Kaieteur News – The muskrat (Ondatra zibethicus) is a medium-sized semiaquatic rodent native to North America and an introduced species in parts of Europe, Asia, and South America. The muskrat is found in wetlands over a wide range of climates and habitats. It has important effects on the ecology of wetlands, and is a resource of food and fur for humans.
Adult muskrats weigh 0.6–2 kg. (1.3–4.4 lb.), with a body length of 20–35 cm. (8–10 in.). They are covered with short, thick fur of medium to dark brown colour. Their long tails, covered with scales rather than hair, are their main means of propulsion. Muskrats spend most of their time in the water, and can swim under water for 12 to 17 minutes. They live in families, consisting of a male and female pair and their young. To protect themselves from the cold and from predators, they build nests that are often burrowed into the bank with an underwater entrance. Muskrats feed mostly on cattail and other aquatic vegetation, but also eat small animals.
Ondatra zibethicus is the only species in the genus Ondatra and tribe Ondatrini. It is the largest species in the subfamily Arvicolinae, which includes 142 other species of rodents, mostly voles and lemmings. Muskrats are referred to as “rats” in a general sense because they are medium-sized rodents with an adaptable lifestyle and an omnivorous diet. They are not, however, members of the genus Rattus. They are not closely related to beavers, with which they share habitat and general appearance.
The muskrat’s name probably comes from a word of Algonquian (possibly Powhatan) origin, muscascus (literally “it is red,” so called for its colourings), or from the Abenaki native word mòskwas, as seen in the archaic English name for the animal, musquash. Because of the association with the “musky” odour, which the muskrat uses to mark its territory, and its flattened tail, the name became altered to musk-beaver; later it became “muskrat” due to its resemblance to rats.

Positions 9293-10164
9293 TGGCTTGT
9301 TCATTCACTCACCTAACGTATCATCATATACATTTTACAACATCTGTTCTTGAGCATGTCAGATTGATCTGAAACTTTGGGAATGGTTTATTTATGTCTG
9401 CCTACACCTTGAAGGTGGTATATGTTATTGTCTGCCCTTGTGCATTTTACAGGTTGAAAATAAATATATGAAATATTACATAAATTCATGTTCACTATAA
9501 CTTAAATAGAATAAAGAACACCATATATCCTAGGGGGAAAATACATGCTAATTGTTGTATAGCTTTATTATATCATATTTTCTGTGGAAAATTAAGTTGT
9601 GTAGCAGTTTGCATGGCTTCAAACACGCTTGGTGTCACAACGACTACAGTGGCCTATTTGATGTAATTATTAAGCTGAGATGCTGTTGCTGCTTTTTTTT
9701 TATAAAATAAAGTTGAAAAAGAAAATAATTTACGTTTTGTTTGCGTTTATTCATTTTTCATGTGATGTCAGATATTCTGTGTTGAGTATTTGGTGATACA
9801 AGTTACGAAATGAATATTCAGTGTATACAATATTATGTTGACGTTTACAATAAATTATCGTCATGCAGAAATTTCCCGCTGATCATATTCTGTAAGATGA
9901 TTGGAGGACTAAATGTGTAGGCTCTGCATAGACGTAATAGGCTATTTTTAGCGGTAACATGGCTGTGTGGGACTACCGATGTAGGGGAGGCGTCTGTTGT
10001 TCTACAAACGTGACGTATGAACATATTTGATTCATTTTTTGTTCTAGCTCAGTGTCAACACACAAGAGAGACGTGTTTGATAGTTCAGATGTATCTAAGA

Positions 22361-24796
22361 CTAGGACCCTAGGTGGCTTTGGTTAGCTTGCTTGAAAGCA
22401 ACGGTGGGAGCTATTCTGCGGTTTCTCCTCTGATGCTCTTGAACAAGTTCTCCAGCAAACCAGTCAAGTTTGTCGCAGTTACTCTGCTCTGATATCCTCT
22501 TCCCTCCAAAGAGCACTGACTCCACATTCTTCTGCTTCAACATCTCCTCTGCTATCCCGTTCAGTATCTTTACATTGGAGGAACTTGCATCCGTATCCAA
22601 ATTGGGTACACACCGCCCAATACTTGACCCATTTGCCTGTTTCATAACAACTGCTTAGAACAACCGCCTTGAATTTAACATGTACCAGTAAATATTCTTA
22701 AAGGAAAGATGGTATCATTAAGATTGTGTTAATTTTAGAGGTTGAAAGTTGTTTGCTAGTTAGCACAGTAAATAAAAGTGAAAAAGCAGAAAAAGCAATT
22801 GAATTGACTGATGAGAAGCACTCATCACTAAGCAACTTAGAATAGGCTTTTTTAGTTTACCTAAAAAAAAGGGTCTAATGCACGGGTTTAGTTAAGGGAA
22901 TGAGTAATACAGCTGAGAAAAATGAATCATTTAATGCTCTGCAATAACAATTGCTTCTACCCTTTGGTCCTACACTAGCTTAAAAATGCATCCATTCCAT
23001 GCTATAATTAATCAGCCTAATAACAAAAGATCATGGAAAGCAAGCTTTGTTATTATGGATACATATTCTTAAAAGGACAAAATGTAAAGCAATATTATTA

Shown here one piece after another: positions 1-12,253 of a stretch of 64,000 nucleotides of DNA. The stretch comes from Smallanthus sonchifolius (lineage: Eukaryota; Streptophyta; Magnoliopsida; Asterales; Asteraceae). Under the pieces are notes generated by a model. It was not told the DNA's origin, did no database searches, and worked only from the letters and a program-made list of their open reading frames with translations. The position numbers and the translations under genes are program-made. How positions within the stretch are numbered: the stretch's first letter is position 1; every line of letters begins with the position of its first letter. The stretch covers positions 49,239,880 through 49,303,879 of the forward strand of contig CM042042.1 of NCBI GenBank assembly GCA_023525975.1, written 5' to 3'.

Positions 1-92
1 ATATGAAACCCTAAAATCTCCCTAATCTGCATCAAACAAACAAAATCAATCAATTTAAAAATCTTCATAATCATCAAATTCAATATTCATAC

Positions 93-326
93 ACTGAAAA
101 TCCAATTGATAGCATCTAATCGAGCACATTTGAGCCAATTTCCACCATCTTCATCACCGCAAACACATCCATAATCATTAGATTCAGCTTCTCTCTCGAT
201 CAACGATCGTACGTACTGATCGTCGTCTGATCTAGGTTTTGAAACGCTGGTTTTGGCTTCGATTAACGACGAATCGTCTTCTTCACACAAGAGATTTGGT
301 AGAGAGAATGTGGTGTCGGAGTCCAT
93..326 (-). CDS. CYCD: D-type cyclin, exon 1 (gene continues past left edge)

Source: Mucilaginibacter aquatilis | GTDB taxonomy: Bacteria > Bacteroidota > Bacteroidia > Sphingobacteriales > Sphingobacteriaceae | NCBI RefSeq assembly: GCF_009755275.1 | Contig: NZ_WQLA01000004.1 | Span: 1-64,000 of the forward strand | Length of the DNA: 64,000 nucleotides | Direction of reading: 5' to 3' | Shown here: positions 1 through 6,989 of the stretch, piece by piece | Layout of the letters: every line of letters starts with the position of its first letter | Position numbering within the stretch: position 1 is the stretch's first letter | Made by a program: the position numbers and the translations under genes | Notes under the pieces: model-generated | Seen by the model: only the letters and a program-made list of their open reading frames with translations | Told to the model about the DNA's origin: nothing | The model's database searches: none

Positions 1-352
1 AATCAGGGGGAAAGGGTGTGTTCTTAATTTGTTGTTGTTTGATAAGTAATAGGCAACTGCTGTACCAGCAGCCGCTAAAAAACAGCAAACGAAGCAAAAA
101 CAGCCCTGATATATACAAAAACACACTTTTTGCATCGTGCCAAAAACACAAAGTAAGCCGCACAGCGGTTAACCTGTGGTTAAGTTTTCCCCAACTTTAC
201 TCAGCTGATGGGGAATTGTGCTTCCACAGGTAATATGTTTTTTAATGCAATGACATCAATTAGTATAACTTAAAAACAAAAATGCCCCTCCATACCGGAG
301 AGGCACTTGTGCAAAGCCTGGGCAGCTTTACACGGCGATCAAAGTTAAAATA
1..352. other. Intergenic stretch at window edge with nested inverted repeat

An adult muskrat is about 40–70 cm. (16–28 in.) long, half of that length being the tail, and weighs 0.6–2 kg. (1.3–4.4 lb.). That is about four times the weight of the brown rat (Rattus norvegicus); though an adult muskrat is only slightly longer. It is almost certainly the largest and heaviest member of the diverse family Cricetidae, which includes all voles, lemmings, and most mice native to the Americas. The muskrat is much smaller than a beaver (Castor canadensis), with which they often share habitat.
Distribution and ecology
While much wetland habitat has been eliminated due to human activity, new muskrat habitat has been created by the construction of canals or irrigation channels, and the muskrat remains common and widespread. They are able to live alongside streams, which contain the sulfurous water that drains away from coal mines. Fish and frogs perish in such streams, yet muskrats may thrive and occupy the wetlands. Muskrats also benefit from human persecution of some of their predators.
The muskrat is classed as a “prohibited new organism” under New Zealand’s Hazardous Substances and New Organisms Act 1996, preventing it from being imported into the country.
The trematode Metorchis conjunctus can also infect muskrats.
In Europe, the muskrat is included since 2017 in the list of Invasive Alien Species of Union concern (the Union list). This implies that this species cannot be imported, bred, transported, commercialised, or intentionally released into the environment in the whole of the European Union. (Source: Wikipedia)
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